According to my parents the year of my birth was a scorcher. The day my mother had me it was 105 F (41 C), not exactly Death Valley, but getting pretty close.
I do not remember the day of my birth, but I’ve been through a few terribly hot days in my lifetime. Some seem hotter than others, like the 101 F (38 C) day in Seattle, of all places, catering a wedding. Everything was melting: the bride, the cake, you name it.
That was years ago, and I got through it (so did the bride). Now when I think of the hottest temps I’ve experienced I think of last year.
A Year to Remember
Yes, 2021 was a year to be remembered. We were in the midst of a pandemic and we were all begging for winter to end so we could get outside. Things started off okay. The spring was unseasonably warm and my plants shot up like rockets, and we were barely into May.
Then June hit. It was warm and then wham, it was just plain hot. The heat wave peaked on June 29th at 109 F (43 C)! The apples were dropping from the trees; the pears never did do anything, the almost ripe Bing cherries aborted.
We did the best we could. We watered deeply in the early morning, mulched, and used shade cloth where we could, and prayed. Oh, and sweated. Despite our hats, cooling towels, covered patio and misting system, we sweated.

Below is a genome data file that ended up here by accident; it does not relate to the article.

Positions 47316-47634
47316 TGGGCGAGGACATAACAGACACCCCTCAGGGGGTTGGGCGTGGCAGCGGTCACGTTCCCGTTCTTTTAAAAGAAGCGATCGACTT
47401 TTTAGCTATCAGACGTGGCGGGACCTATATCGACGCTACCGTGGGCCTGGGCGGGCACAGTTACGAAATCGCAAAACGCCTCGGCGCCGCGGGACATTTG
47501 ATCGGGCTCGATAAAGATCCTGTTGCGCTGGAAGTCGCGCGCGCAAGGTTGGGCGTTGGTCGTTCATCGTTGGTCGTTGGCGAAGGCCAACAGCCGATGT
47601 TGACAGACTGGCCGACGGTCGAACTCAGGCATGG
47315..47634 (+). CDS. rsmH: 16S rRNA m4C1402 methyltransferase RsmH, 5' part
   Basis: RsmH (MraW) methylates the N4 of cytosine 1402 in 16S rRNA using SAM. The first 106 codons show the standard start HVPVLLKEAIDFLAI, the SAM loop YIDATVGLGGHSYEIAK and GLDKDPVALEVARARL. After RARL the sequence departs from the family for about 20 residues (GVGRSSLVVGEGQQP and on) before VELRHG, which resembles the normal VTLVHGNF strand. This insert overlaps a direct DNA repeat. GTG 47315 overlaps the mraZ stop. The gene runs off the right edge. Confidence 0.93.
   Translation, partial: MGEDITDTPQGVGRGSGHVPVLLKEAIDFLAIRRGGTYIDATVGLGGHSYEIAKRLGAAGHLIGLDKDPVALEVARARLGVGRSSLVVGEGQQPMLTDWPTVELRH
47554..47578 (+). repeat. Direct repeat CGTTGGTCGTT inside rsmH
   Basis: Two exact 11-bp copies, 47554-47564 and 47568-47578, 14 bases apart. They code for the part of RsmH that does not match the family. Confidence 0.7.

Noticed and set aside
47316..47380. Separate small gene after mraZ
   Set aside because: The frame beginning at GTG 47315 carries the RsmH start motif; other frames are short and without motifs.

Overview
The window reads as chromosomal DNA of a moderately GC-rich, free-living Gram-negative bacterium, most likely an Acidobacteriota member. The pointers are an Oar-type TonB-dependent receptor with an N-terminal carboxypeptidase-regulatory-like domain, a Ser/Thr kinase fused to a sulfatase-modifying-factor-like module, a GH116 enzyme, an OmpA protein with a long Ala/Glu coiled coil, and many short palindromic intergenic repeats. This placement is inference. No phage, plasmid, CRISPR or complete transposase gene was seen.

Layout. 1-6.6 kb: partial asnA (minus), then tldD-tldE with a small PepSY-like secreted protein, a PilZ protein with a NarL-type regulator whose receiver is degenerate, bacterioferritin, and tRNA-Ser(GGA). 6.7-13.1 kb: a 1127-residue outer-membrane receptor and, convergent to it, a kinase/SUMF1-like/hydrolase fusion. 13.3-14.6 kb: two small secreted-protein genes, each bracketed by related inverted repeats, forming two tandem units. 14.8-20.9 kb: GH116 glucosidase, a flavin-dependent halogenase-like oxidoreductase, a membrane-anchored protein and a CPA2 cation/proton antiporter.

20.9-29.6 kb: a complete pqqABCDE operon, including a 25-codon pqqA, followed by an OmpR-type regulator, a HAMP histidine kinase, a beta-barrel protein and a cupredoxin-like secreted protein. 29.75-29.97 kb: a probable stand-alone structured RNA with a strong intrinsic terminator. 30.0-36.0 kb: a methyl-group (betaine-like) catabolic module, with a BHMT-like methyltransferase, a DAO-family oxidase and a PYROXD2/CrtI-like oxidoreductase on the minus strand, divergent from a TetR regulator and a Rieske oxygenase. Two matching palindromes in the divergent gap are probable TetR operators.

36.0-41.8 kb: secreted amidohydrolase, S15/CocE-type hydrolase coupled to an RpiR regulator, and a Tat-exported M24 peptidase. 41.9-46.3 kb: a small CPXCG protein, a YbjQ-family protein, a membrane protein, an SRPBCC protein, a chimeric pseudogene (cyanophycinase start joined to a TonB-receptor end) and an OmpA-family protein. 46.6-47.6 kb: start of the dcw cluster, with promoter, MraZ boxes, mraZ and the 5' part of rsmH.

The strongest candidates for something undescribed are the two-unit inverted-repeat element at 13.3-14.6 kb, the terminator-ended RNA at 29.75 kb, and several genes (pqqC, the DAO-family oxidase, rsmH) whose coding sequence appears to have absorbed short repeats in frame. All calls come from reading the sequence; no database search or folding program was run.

Plants and Extreme Heat
The fruit trees suffered the worst but they weren’t the only ones. The snap pea vine just plain shriveled up, and the cukes and sweet bell peppers dropped blossoms like no one’s business. Conversely the hot peppers thrived!
My blooming perennial garden fared fairly well with sufficient drip irrigation however. And the grasses, succulents and other heat lovers thrived. The rudbeckia, Autumn Sun, in particular loved the heat and grew to over 7 feet (2 m.) tall.
So far this year has been unusually cool but there is really no way of knowing what summer will bring. We are as prepared as possible. And if we get another scorcher, well, there’s always the covered patio with the water misting system and an ice cold glass of tea.